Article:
This article originally appeared in The Bar Examiner print edition, Fall 2020 (Vol. 89, No. 1), pp. 65–67.
Welcome to a new column featuring a series of articles on topics of immediate significance to the bar admissions community.
We begin by focusing on the topic of diversity in the legal profession and efforts to enhance the participation and success of underrepresented and/or historically disadvantaged groups in legal education and bar admissions.
For this inaugural column, Judge Phyllis D. Thompson, Associate Judge on the District of Columbia Court of Appeals, writes about why diversity must matter to the bar admissions community.
By Hon. Phyllis D. Thompson1Why Diversity Must Matter to the Bar Admissions Community
A couple of years ago at an NCBE Annual Bar Admissions Conference, I had a conversation with one of my fellow attendees who, like me, had just heard a presentation about the underrepresentation of minority groups in the legal profession. I commented that the numbers indicated that we hadn’t made much progress toward a racially and ethnically diverse legal profession. My fellow attendee, a bar examiner, agreed with my assessment but also questioned the need for bar examiners to be concerned about racial, ethnic, or other types of diversity among lawyers. I thought that was a fair question. In this article, I offer four key points to convey what I think are some of the answers.
1. Diversity in the legal profession is critical to public trust and confidence in the legal system that bar admission authorities serve.
The bar admissions community—both state bar admission authorities and NCBE in its role of providing services to those authorities—exists to support and assist the states’ highest courts in carrying out their goals and responsibilities with respect to regulating the legal profession within their jurisdictions. It is therefore important to recognize that, through the Conference of Chief Justices (CCJ),2 the states’ highest courts have adopted a number of resolutions that highlight and explain the importance of diversity in the legal profession.
For example, in 2020, the CCJ expressed its encouragement and support of efforts “to improve the racial and ethnic diversity of the bench, law clerks, and court staff, as well as the legal community.”3 In 2012, the CCJ resolved that “the court system should be representative of the diverse community that it serves” (focusing on disability diversity).4 In 2009, the CCJ explained more fully that courts “should better mirror the racial and ethnic make-up of the communities they serve” in order to foster “confidence in the courts and the judicial process.”5
Conversely, as one writer has observed, “[t]he very legitimacy of a legal system is challenged” when it “features systematic under-representation of minorities who are expected to buy into and respect the law[,]”6 but who perceive that the system is not fair and equal. To state the point differently, “[w]ithout a diverse bench and bar, the rule of law is weakened as the people see and come to distrust their exclusion from the mechanisms of justice.”7
These comments implicate not just judicial officers, but members of the legal profession more broadly, because members of the bar function as officers of the courts, who assist in the administration of justice. Fostering a more diverse legal profession—one that in turn will produce a judiciary and bar that look like the communities they serve—is a critical part of building and maintaining public trust and confidence in the legal system.
Accordingly, diversity in the legal profession must be a priority, and it is the responsibility of the bar admissions community to make constant efforts to ensure that all aspects of the bar admissions process are fair, to be on guard against impediments to entry into the legal profession that may exist on a basis related to race or ethnicity, and to work to advance greater inclusion of underrepresented groups in the profession.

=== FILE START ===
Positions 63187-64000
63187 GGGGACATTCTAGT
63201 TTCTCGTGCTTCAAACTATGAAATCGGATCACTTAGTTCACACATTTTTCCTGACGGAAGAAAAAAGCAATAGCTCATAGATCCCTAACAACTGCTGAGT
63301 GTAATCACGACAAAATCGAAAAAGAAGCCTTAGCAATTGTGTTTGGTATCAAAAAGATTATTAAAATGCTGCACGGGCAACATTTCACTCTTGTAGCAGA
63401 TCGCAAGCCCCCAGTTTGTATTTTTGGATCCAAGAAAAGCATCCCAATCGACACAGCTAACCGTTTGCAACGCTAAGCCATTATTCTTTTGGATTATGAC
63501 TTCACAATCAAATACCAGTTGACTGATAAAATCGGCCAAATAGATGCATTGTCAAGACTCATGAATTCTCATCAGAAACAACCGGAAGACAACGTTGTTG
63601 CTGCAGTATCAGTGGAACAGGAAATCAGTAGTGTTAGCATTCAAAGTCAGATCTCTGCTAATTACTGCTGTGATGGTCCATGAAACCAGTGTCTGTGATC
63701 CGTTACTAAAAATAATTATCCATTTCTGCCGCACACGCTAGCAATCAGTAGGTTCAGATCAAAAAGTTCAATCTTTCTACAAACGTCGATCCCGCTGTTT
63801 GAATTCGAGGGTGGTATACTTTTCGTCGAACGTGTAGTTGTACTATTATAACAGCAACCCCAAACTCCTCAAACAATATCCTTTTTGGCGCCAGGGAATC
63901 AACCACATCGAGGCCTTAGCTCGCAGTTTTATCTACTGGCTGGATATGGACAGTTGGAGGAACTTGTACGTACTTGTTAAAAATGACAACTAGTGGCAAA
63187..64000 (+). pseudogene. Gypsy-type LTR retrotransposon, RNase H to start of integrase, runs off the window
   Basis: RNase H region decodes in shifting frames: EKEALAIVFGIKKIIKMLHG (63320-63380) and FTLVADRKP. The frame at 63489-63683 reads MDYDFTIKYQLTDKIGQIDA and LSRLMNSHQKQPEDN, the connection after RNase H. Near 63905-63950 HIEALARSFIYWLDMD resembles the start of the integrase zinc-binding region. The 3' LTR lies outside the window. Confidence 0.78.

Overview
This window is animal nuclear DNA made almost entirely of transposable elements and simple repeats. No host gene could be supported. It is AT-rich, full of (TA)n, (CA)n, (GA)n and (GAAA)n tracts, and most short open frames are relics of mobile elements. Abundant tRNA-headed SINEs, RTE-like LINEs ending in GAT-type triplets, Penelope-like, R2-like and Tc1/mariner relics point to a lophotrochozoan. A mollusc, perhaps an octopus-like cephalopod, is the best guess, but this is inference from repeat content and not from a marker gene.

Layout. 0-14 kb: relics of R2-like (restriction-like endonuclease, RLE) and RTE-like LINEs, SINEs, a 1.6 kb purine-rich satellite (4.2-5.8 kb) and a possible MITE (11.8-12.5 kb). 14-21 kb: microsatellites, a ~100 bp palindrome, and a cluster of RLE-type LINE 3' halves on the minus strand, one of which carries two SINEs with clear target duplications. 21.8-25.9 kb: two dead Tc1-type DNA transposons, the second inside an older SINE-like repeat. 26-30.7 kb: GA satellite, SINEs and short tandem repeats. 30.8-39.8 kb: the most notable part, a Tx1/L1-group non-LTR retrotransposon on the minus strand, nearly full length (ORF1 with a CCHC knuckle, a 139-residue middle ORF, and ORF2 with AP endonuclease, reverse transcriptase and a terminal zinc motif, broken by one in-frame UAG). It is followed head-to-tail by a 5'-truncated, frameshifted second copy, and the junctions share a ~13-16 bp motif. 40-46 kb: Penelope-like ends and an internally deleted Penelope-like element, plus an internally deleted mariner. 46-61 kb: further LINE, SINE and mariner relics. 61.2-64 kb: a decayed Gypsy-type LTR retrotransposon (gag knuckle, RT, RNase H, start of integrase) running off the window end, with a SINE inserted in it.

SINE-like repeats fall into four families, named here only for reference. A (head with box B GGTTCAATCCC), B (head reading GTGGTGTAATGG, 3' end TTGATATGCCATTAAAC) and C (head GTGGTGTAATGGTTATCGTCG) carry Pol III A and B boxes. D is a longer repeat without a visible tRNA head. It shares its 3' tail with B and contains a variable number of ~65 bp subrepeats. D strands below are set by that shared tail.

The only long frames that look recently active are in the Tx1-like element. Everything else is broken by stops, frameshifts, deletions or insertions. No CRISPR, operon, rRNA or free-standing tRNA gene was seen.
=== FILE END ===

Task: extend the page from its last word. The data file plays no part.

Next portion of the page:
2. Diversity in the legal profession is critical for access to justice.
The CCJ has also affirmed that “the Judicial Branch has the primary leadership responsibility to ensure access” to justice for individuals and families.8 As one writer has aptly observed, diversity in the legal profession “is intimately related to access to lawyers and justice and to the quality of representation of the under-privileged.”9
This is not to suggest that only lawyers who are from underrepresented groups can or will represent others who are from underrepresented groups or are the only ones who can do so effectively; all lawyers, whether or not they come from historically underrepresented groups themselves, can and should learn to be culturally competent (meaning, in part, sensitive to potential differences between people from different backgrounds).
But to the extent that a background of shared experiences, perspectives, or language enables lawyers to better communicate with their clients, to understand better the clients’ circumstances and goals, to gain the trust of and inspire confidence in clients, and to empathize with clients, both the availability and quality of legal representation and the efficacy of legal problem solving are likely to improve. For that reason, too, states’ highest courts should require their bar admissions arms to promote a diverse legal profession that will assist the courts in carrying out their responsibility to lead access-to-justice efforts.
3. Diversity in the legal profession is a critical component of bar admission authorities’ mission of protecting the public.
Protection of the public is the raison d’être of bar admission authorities. They administer the bar examination to ensure that lawyers have the minimum competence necessary to practice as licensed attorneys, and they conduct background checks to ensure that newly licensed lawyers will be fit, including mentally and emotionally fit, to be trusted with client matters.
As the CCJ has recognized, lawyers’ continued competence and fitness to practice law is in part a function of lawyer well-being. In a 2017 resolution, for instance, the CCJ recommended that the states’ highest courts heed the report of the National Task Force on Lawyer Well-Being.10 That task force report explains that “well-being is an indispensable part of a lawyer’s duty of competence”11 and that a significant contributor to lawyer well-being is “a sense of organizational belongingness.”12